This old 1849 mill is getting a do-over, a second chance after years of sitting empty. It has suffered from neglect and bad window changes. But here it shows what the new windows will look like, ahhhh just lovely. The developer could have gone for a squared off window and filled in the arch, but instead chose to get exactly what this facade needed to be brought back to life. The old windows are lovely too, but in rough shape, hopefully they will be salvaged. Currently asbestos removal is being done, but through some open upper windows around the corner the underside of the floors are visible, beautiful wide warm toned wood with huge beams. There was a plan years ago to make this a mixed use of businesses, art studios and start ups space. Now I believe it will be mid to high end housing units. Still, it is at least going to be used and not left to deteriorate more. Parking might be a bit of a problem as it is a big building not originally designed for residences. But it is a good example of re use instead of demolition.


What potential


While I was out walking around the city a couple of evenings ago, I happened to be on the right side of the street to see this beautiful facade. The Hosford Building, built in 1871. What a beauty it still is all these years later. It doesn’t look as if the upper levels are in active use, but the street level is. Many cities have laws on the books that won’t allow upper levels to be used as residences if they started life as office or commercial space. Which is crazy, but is how the laws are written. The ones that are grandfathered for residential use are often few and far between. It would seem such an easy law to change, to allow the spaces to be converted to living space drawing in bodies to support the shops below. Yet many of the windows of such buildings are full of commercial rental signs instead of occupants making use of the space. It just seems counterintuitive to me. This facade might or might not hold amazing potential for living space, but it seems the option should at least be able to be considered wherever they occur.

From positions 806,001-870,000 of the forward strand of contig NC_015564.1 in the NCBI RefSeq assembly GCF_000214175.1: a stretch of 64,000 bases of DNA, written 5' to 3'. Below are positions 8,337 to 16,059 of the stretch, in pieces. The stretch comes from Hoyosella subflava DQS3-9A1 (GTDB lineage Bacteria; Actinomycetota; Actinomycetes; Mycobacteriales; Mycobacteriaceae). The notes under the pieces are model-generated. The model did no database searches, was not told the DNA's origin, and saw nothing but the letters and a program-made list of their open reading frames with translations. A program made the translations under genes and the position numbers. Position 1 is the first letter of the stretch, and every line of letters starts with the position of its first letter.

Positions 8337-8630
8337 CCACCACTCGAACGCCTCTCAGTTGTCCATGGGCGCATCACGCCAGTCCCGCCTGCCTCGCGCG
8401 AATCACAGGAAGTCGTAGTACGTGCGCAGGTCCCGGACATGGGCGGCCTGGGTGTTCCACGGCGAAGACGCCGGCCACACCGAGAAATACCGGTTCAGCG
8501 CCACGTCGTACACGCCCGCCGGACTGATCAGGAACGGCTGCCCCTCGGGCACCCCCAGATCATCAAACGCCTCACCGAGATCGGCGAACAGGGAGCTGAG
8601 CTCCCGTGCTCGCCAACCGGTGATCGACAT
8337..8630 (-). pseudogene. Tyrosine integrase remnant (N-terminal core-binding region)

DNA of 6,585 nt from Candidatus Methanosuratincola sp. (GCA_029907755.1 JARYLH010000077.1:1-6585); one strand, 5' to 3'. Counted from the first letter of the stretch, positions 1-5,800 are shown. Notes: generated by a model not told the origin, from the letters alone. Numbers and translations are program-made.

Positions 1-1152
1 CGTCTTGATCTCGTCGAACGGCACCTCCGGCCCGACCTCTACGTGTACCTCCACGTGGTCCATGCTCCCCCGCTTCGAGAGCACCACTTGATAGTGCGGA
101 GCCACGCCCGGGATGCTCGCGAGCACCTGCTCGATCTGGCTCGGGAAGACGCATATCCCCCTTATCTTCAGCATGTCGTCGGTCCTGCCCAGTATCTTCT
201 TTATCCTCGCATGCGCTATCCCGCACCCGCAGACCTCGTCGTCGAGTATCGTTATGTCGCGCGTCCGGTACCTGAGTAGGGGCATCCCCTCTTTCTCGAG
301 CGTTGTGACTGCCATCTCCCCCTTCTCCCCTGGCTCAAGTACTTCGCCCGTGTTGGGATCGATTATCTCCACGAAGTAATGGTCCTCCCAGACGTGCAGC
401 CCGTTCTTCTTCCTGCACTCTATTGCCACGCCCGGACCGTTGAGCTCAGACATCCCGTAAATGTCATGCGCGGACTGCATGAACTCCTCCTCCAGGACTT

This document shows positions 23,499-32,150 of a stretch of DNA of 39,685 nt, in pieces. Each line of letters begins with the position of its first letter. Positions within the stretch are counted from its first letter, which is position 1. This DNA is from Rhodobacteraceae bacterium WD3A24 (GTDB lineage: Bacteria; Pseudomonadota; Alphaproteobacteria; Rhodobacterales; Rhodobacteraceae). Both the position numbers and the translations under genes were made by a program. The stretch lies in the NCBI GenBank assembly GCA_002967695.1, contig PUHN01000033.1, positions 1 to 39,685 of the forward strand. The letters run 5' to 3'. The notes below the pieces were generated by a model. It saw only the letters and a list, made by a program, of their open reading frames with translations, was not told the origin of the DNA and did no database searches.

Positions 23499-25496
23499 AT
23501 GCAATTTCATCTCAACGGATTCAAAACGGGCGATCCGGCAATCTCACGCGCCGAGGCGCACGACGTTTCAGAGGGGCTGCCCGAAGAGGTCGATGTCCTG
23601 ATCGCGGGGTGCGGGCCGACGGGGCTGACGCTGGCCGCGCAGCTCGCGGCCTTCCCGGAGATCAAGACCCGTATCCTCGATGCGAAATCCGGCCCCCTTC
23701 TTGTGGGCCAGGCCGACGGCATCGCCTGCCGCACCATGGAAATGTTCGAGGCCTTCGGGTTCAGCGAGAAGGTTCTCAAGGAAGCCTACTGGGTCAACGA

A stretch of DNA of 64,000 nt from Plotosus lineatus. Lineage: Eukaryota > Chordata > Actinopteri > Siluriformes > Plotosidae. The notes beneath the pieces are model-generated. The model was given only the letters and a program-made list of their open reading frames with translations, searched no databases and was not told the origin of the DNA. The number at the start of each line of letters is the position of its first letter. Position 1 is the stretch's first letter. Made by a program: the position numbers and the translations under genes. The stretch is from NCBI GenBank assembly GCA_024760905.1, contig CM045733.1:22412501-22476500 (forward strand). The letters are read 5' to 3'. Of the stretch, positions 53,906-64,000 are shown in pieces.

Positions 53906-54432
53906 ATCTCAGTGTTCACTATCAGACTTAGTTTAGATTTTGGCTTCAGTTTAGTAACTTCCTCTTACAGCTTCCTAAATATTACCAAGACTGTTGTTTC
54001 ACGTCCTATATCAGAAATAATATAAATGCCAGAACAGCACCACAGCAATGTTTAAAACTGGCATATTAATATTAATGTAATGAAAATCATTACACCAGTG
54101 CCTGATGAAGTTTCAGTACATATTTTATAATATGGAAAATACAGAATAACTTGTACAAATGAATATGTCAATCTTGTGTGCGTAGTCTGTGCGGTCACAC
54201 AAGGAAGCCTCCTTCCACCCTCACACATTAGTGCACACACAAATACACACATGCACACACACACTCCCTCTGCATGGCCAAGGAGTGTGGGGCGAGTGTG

The mill where my studio is undergoing another stage of “metamorphisation” , the top 2 floors on the ‘A’ mill side are complete and all but 2 studios are occupied. The big change now is…the basement. The whole space is being cleared out and transformed into studios. The bricked up windows in the ‘A’ side will be restored and a courtyard space outside the entrance put in. The work on the C/D mill is in progress with much noise and energy. I did not hear about the offer to go in and get things from the space before work began, but did get a few of the old spools for display. And I got to see what has been done so far with the offer to check in regularly and see the progress. Anyone who has been inside a mill will know what I mean when I say “space”. The expansiveness of these old buildings for the equipment they used to house is amazing. The light from the old windows equally so, and though I don’t want to romanticize the hard work the employees had for the wages they received, the buildings are just beautiful to behold. Here in New England there are still so many mills, both converted to living and business, and  some just empty. It always makes me sad when one goes up in flames, usually an empty one, but sometimes not. The Saco-Biddeford (Maine) mills have recently been bought, electric blankets were once made there, I think by Westinghouse. DownEast  magazine ran an article on the building,  the history and the plans for its future. Once again the space was amazing to see, and in this case the special paint used inside gave a pristine feeling to the images. I am excited to see the transition as the new spaces at the Western Ave Studios takes place over the next few months. It invigorates the place, sending a current of energy through the building as if it too knows the efforts to bring it back to full usefulness. I will post more images as I get them so you can share in the progress.